Tuesday, February 28, 2006

Book recommendation: The Two Minute Rule

18. The Two Minute Rule, Robert Crais, Thriller, 2-26

Robert Crais fans may experience at twinge of disappointment upon first diving into his new book, The Two Minute Rule. Disappointment because Crais’ ace detective Elvis Cole is nowhere to be found. The Two Minute Rule is a one off, featuring a new cast of characters that include a reformed ex-con and a former FBI agent.

The two-minute rule dictates that bank robbers must be in and out of a bank in two minutes or risk arrest. Or worse. In the book’s prologue, two violent amateurs, Marchenko and Parsons, violate the two-minute rule and, as a result, are killed by cops in a wild shoot-out as they leave the bank.

Years before, Max Holman also violated the two-minute rule. Holman wasn’t an amateur like Marchenko and Parsons. Instead, he stays too long because in the course of the bank robbery an elderly man has a heart attack. Holman stops to administer CPR. Holman is sent to prison for 10 years, leaving behind a bitter young son.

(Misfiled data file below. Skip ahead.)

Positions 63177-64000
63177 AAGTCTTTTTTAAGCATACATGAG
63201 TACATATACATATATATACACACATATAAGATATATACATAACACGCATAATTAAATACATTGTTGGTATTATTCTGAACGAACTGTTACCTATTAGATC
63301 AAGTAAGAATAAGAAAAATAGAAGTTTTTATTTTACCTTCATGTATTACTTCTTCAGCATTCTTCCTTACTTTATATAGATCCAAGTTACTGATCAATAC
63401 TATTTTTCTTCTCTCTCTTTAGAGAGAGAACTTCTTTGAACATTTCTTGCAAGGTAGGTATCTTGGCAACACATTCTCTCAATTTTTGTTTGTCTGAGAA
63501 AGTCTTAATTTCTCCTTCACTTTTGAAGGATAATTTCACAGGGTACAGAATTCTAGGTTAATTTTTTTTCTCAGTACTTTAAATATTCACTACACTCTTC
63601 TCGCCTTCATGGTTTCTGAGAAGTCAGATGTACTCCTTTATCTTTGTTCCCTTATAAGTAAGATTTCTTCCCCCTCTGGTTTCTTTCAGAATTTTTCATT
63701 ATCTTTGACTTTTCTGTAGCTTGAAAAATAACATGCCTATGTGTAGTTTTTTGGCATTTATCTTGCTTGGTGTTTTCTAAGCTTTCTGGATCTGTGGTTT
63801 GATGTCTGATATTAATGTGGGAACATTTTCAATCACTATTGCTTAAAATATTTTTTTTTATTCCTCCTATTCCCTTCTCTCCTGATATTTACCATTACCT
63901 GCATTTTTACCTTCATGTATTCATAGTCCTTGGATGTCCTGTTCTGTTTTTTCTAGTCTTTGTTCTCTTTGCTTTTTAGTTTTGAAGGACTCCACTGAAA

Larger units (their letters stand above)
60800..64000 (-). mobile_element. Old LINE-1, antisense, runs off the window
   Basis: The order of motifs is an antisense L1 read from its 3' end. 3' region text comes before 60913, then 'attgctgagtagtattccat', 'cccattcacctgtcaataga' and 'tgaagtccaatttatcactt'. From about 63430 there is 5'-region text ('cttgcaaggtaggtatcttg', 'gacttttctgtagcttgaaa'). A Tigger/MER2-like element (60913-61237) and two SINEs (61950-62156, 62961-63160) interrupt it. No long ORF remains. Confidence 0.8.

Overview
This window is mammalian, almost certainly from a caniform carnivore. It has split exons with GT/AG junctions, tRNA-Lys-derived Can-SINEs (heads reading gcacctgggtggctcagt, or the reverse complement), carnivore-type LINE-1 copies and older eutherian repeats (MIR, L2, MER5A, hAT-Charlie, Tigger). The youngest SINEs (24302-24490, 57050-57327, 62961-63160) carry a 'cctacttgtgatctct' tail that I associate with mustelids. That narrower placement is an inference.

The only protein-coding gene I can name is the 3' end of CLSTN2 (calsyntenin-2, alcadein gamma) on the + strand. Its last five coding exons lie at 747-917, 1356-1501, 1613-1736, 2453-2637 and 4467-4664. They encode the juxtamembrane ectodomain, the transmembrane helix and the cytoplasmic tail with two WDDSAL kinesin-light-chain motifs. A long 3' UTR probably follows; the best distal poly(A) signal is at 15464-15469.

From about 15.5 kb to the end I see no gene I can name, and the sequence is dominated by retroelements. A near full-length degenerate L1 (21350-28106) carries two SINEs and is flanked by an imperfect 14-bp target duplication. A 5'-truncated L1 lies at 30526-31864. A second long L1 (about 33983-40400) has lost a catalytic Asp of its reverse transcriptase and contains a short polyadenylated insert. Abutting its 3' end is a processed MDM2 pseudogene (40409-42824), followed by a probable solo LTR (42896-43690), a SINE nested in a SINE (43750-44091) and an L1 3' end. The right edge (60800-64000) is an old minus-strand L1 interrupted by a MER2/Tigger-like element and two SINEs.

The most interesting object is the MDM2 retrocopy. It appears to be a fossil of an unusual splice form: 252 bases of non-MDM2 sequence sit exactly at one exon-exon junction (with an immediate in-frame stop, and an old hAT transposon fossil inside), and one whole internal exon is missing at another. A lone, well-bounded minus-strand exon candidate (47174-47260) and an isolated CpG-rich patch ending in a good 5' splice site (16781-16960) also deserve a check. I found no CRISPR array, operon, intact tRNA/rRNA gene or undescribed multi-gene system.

On the day that he is to be discharged from federal custody, Holman, is informed that his son, now a cop, has been brutally murdered. Holman is determined to learn who killed his son and three other cops. As his investigation proceeds, Holman learns that his son, and the other dead cops, may have been after $16 million in loot that Marchenko and Parsons had hidden before their death.

Suddenly, finding his son’s killer is less important than answering a larger question: Was his son a dirty cop? Holman enlists the FBI agent who arrested him to find his son’s killer and the missing money. The agent, Katherine Pollard, has left the “FEEB” and is now a struggling single mom.

The Two Minute Rule is vintage Crais. It’s a fast-paced ride with a satisfying twist to keep the reader guessing.

No comments:

Post a Comment